The husband’s case was that M and E had paid the entire purchase cost of the farm, his name being placed on title in anticipation that he would pursue a career in farming and on the basis that he would be employed on the farm but not own his one-third interest unless he paid his parents a one-third share of the purchase price. A year after his marriage the husband decided not to be a farmer, finding work as a public servant instead.

The wife relied on the presumption of advancement in respect of the husband’s one-third interest. After reviewing the cases relevant to the presumption and resulting trusts, and the evidence, Murphy J made the declaration sought by the husband, saying at [113]:

“I consider it is highly likely that the arrangement . . . is as contended by the husband and M. It was considered by E likely (I would venture assumed) at the time of transfer that the husband would follow his father’s footsteps and farm the land (with the result that the land, and farm, would stay ‘in the family’). The transfer of the interest reflected that assumption. But if that was to occur, the husband would not receive it for nothing; he would pay for it with interest. If it did not occur, the land would stay under the father’s control and, in due course, the legal title would reflect that”.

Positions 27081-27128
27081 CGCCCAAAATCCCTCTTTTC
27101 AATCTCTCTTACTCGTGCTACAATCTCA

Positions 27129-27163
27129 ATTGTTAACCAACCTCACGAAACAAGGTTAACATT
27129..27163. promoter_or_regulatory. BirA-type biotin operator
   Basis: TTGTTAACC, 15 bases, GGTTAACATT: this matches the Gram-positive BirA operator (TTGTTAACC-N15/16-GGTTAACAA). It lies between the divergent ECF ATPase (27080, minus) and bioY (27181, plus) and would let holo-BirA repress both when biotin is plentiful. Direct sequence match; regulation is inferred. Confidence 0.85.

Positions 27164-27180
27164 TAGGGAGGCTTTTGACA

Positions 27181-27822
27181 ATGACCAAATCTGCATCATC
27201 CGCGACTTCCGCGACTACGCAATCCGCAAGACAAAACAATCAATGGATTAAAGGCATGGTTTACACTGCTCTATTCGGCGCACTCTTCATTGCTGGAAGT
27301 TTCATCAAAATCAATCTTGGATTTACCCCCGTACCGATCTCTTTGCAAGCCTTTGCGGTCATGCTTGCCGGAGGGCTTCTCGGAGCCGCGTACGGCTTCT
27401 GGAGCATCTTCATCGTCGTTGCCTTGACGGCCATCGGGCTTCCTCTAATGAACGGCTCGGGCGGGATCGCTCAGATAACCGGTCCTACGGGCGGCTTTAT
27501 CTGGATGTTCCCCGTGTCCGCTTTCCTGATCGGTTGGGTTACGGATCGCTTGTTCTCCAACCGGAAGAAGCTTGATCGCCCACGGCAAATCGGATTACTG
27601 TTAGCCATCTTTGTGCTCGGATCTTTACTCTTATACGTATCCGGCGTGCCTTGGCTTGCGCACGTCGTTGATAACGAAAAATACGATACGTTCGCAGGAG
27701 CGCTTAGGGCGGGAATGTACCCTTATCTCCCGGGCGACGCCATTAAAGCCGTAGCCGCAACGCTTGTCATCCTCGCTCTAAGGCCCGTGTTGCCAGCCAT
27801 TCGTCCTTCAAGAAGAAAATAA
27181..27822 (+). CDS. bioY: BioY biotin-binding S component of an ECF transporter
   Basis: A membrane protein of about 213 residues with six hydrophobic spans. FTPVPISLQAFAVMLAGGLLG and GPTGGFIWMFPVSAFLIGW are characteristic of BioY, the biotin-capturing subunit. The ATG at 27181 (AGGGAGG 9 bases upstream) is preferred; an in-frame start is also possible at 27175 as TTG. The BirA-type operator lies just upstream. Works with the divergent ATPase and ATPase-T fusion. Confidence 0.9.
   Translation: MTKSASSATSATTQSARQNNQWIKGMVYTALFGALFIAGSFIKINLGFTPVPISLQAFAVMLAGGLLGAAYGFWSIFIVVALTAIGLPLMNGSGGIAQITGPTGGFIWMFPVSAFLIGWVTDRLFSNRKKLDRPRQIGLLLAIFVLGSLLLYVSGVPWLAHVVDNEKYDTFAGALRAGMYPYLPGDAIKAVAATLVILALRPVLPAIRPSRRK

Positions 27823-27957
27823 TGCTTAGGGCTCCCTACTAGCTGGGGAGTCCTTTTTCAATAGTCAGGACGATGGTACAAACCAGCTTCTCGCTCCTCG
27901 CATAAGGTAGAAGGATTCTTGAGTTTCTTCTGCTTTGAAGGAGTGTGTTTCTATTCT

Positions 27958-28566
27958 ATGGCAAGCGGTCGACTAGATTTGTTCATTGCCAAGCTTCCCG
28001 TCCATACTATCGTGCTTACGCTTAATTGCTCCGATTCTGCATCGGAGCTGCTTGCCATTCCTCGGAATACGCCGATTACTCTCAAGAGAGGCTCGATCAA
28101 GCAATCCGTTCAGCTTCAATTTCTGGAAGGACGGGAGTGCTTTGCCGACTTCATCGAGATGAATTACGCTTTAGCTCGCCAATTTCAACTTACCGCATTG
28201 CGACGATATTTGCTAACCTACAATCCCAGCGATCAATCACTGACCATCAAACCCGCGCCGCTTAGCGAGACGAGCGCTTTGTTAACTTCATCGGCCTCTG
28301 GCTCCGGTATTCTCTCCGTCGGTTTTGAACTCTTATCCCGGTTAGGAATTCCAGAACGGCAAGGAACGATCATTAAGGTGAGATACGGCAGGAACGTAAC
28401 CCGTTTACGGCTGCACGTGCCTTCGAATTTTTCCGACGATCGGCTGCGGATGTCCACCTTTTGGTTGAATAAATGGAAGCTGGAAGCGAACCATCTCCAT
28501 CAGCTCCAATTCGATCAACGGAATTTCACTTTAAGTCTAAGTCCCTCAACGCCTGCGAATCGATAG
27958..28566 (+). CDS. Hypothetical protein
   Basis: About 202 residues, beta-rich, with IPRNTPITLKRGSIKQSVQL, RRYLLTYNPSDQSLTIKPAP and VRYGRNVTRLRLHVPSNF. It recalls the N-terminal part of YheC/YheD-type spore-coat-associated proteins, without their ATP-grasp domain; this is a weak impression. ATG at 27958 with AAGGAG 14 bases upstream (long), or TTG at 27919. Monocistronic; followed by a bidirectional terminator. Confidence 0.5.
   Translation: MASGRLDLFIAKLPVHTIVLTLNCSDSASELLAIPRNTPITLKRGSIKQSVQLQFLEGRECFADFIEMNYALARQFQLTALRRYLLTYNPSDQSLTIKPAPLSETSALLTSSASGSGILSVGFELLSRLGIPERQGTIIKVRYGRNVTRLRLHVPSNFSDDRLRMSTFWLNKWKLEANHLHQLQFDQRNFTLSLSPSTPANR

ROBERT GLADE-WRIGHT, a former barrister and accredited family law specialist, is the founder of The Family Law Book, a looseleaf and online service: see www.thefamilylawbook.com.au. He is assisted by family lawyer Craig Nicol. References to sections of an Act in the text refer to the Family Law Act 1975 (Cth). The full text of these judgments can be found at www.austlii.edu.au. The numbers in square brackets in the text refer to the paragraph numbers in the judgment.